Improvisational Music Therapy Not Beneficial in Children With Autism

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Trained music therapists provided improvisational music therapy by singing or playing music with each child, adapting to the child’s focus of attention.
Trained music therapists provided improvisational music therapy by singing or playing music with each child, adapting to the child’s focus of attention.

Improvisational music therapy offered no additional symptom relief in children with autism spectrum disorder (ASD) compared with standard care, according to a study published in JAMA Psychiatry.

The study was based on an international clinical trial conducted by the Grieg Academy Music Therapy Research Centre and Uni Research Center in Bergen, Norway. They found that children with ASD in 9 countries scored similarly on a test of their social skills regardless of whether or not they had received music therapy.

The researchers recruited 364 children age 4 to 7 with ASD for an assessor-blinded randomized trial between November 2011 and November 2015. Follow-up was conducted between January 2012 and November 2016.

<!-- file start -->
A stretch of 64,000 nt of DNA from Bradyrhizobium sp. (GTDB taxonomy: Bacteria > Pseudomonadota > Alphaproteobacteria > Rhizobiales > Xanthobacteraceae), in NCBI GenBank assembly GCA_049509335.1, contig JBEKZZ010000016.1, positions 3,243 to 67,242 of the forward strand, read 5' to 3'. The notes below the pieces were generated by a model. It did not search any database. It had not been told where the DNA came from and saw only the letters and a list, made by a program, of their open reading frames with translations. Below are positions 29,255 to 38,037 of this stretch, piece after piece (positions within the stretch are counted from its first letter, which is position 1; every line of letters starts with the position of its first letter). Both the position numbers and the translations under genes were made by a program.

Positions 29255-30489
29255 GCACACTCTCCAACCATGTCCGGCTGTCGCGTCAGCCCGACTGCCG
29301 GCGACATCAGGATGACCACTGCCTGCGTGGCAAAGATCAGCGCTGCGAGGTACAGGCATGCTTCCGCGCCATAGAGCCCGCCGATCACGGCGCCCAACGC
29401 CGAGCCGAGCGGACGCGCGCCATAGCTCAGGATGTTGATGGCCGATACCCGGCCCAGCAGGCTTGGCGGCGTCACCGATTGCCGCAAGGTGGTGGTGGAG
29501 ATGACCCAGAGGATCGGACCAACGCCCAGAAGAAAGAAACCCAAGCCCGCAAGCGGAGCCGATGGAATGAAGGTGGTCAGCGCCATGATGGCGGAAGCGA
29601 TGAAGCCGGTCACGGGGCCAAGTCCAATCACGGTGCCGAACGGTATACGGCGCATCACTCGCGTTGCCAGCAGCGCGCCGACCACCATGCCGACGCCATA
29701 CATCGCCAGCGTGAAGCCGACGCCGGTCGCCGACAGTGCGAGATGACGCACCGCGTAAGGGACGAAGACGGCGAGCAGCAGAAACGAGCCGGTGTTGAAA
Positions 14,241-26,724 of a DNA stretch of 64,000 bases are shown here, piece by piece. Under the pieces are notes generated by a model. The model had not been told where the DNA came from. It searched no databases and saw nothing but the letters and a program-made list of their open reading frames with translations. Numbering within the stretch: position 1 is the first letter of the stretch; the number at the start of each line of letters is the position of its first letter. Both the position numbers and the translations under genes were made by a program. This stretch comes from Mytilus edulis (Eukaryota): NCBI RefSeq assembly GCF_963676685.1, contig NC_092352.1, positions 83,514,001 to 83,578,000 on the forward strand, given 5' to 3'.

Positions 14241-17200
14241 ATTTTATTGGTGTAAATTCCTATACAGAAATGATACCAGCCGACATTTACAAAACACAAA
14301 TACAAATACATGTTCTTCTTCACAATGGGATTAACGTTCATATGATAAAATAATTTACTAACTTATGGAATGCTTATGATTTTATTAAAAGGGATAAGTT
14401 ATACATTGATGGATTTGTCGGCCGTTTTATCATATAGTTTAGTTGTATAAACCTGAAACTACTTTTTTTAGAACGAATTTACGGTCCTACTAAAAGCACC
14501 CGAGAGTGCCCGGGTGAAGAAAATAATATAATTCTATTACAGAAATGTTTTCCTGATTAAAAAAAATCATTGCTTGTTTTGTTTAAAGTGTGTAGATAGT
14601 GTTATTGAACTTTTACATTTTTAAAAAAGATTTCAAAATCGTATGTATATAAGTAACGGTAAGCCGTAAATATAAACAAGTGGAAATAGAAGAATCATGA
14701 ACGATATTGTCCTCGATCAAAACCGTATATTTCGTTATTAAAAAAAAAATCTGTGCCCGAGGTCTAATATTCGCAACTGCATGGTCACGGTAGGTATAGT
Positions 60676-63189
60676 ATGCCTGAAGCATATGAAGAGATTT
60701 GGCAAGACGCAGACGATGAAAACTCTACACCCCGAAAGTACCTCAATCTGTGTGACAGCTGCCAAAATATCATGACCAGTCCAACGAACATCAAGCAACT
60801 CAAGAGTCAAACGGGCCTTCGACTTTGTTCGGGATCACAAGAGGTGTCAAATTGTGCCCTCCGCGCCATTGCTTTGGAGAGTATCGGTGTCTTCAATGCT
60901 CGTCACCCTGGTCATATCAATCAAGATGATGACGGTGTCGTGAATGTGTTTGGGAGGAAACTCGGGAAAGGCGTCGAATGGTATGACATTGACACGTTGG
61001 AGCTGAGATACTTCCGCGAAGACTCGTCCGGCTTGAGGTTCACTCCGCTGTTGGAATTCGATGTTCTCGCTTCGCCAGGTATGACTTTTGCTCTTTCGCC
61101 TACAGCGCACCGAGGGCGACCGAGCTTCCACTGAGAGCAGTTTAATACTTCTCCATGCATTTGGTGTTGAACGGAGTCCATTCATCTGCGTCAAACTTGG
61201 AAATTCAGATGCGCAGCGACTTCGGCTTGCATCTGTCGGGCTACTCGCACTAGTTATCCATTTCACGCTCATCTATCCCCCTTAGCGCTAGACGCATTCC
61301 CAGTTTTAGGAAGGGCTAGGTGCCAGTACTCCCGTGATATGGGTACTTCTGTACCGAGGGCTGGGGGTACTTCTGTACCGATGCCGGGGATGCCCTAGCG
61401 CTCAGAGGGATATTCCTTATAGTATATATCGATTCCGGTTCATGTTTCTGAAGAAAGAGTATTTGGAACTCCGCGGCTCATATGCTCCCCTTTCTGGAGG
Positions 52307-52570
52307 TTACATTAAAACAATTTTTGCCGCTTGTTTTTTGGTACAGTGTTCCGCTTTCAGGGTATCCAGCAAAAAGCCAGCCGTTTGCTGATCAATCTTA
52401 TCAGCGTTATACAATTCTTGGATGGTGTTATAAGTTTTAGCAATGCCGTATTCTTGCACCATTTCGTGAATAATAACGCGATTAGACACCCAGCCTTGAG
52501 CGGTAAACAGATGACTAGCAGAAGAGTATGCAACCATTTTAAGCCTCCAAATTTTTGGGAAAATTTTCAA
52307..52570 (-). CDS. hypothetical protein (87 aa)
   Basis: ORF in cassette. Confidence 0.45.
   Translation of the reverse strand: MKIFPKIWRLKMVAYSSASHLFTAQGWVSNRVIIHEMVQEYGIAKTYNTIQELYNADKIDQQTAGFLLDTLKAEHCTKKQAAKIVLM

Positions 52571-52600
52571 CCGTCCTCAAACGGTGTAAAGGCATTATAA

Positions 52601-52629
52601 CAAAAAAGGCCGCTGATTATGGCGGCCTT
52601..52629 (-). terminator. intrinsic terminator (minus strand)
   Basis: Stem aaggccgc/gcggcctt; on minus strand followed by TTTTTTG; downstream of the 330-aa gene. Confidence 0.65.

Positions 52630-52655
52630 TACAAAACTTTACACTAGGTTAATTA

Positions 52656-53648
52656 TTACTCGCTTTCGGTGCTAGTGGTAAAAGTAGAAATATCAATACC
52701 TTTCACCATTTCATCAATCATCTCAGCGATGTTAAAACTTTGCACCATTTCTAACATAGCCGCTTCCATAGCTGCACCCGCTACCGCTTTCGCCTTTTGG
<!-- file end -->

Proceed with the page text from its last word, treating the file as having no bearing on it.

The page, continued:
The centers were located in Australia, Austria, Brazil, Israel, Italy, Korea, Norway, the United Kingdom, and the United States.

Trained music therapists provided improvisational music therapy by singing or playing music with each child, adapting to the child's focus of attention. Participants received a median of 19 music therapy sessions, 3 parent counseling sessions, and 36 other therapy sessions compared with 3 parent counseling sessions and 45 other therapy sessions for children in standard care.

After 5 months of therapy, according to the researchers, led by Christian Gold, PhD, however, there was no difference in social skills between children receiving standard care and children undergoing music therapy.

The researchers used the Autism Diagnostic Observation Schedule (ADOS) to assess symptom severity. The mean ADOS social affect scores in the music therapy group declined from 14.08 to 13.23, while the mean score in the standard care group decreased from 13.49 to 12.58, suggesting no significant difference.

“These findings do not support the use of improvisational music therapy for symptom reduction in children with autism spectrum disorder,” Dr Gold confirmed.

Reference

Bieleninik L, Geretsegger M, Mössler K, et al. Effects of improvisational music therapy vs enhanced standard care on symptom severity among children with autism spectrum disorder: the TIME-A randomized clinical rial [published online August 8, 2017]. JAMA.doi:10.1001/jama.2017.9478

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